Day 4: After a long night, it was really hard to wake up in the morning and reach college by 8:45am for an overview and review session. But still, everyone were present right on time looking all energetic to attend sessions on Innovation, Operations in Ireland, International TV & film industry and Intellectual Property. A farewell dinner was planned out at Johnnie Fox’s which is known as Ireland’s ‘highest’ pub. The night was filled with traditional Irish dance and music and a delicious three course meal.

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Day 5: Today there were no classes; an entire day of outdoor activities was organized starting with a trip to the Abbey Theatre, National Theatre of Ireland. There was a small talk about the history of the theatre and development of Arts followed by an acting exercise. Due to some confusion, I reached the wrong entrance of the Guinness Store house and had to go all the way round to another entrance, only to be received by some smiling faces who happily commented on how late I was and kept them waiting. This was my first brewery experience which tells the tale of Ireland’s famous beer. Along with tastings and beer samples there is a rooftop gravity bar on the 7th floor with 360° views across the Dublin’s magnificent skyline. As this was the last day of the GNAM week, everyone decided to meet up for one last time for some drinks.

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Thus the incredible GNAM week concluded with goodbyes, new friends and valued memories.  Thanks to Elaine Aherne, module manager for organizing everything and always being there with us. Back to classes again, need to do a load of assignments and also have an exam coming up next week. All the best to me and my class!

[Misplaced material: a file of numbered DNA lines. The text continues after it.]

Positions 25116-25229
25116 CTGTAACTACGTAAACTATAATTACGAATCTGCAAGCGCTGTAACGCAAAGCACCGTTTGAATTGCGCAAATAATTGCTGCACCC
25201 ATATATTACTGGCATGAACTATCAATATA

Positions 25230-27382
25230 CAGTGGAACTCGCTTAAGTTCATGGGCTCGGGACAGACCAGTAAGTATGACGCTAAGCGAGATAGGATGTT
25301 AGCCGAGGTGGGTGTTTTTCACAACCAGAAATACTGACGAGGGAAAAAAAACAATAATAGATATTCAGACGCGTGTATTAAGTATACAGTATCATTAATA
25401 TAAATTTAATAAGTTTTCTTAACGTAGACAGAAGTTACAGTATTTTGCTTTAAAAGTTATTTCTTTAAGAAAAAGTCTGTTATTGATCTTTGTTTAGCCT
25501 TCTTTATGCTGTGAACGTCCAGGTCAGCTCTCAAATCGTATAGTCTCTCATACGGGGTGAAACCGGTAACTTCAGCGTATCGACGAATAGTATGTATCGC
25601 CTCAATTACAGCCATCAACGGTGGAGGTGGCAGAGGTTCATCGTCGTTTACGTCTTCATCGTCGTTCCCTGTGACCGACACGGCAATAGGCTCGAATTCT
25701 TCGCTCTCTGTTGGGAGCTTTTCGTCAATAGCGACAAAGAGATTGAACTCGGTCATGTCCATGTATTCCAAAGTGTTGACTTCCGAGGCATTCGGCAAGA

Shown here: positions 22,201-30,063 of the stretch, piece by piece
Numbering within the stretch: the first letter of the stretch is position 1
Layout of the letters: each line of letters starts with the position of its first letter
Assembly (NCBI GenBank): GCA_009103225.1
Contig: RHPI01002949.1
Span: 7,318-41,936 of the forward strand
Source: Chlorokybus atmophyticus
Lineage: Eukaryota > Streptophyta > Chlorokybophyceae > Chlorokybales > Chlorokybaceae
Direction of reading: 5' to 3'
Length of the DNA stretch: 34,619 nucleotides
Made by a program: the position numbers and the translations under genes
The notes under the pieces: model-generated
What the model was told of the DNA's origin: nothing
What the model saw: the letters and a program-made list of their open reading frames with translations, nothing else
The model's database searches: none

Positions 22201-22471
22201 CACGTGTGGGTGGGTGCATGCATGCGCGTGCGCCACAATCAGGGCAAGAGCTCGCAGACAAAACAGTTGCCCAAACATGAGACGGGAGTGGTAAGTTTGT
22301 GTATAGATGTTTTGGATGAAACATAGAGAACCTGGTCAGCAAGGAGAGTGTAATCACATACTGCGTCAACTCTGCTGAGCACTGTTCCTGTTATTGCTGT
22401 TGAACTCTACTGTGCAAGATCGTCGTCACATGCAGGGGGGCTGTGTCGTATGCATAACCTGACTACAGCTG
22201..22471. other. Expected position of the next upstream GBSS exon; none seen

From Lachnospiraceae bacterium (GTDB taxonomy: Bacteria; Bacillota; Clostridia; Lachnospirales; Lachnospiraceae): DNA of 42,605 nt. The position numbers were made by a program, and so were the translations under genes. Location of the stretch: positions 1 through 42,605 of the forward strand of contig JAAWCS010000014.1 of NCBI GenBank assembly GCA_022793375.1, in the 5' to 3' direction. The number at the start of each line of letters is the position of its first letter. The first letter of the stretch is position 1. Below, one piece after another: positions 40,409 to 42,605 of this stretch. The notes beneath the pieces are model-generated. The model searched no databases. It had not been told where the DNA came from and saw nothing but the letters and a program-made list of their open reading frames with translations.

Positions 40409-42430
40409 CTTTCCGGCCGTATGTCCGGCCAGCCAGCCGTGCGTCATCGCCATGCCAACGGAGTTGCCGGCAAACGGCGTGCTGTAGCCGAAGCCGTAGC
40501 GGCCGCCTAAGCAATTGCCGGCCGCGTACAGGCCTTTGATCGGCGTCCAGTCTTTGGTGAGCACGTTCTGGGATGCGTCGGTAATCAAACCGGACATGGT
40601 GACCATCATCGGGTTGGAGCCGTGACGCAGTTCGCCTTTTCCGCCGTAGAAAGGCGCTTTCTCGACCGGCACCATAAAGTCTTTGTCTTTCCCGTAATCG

Prathiba Fernandes ~ Full-Time MBA

F.O.M.O

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F.O.M.O – Fear of Missing Out – Anxiety that an exciting or interesting event may currently be happening elsewhere

I’m not sure whether it’s something that I developed while living in London, where there is always a reason to be out, or something that was always in me, and has in fact developed me. Regardless, it is making this chapter a little hectic.

I have just returned to Dublin to do the MBA in Smurfit, after six years working in the UK. A lot of thought went into my choice of school having offers in both London and Dublin. Smurfit’s highly regarded name, a part scholarship and the option to move back in with the folks, made the potential return to my MBA investment in Smurfit stand out a mile.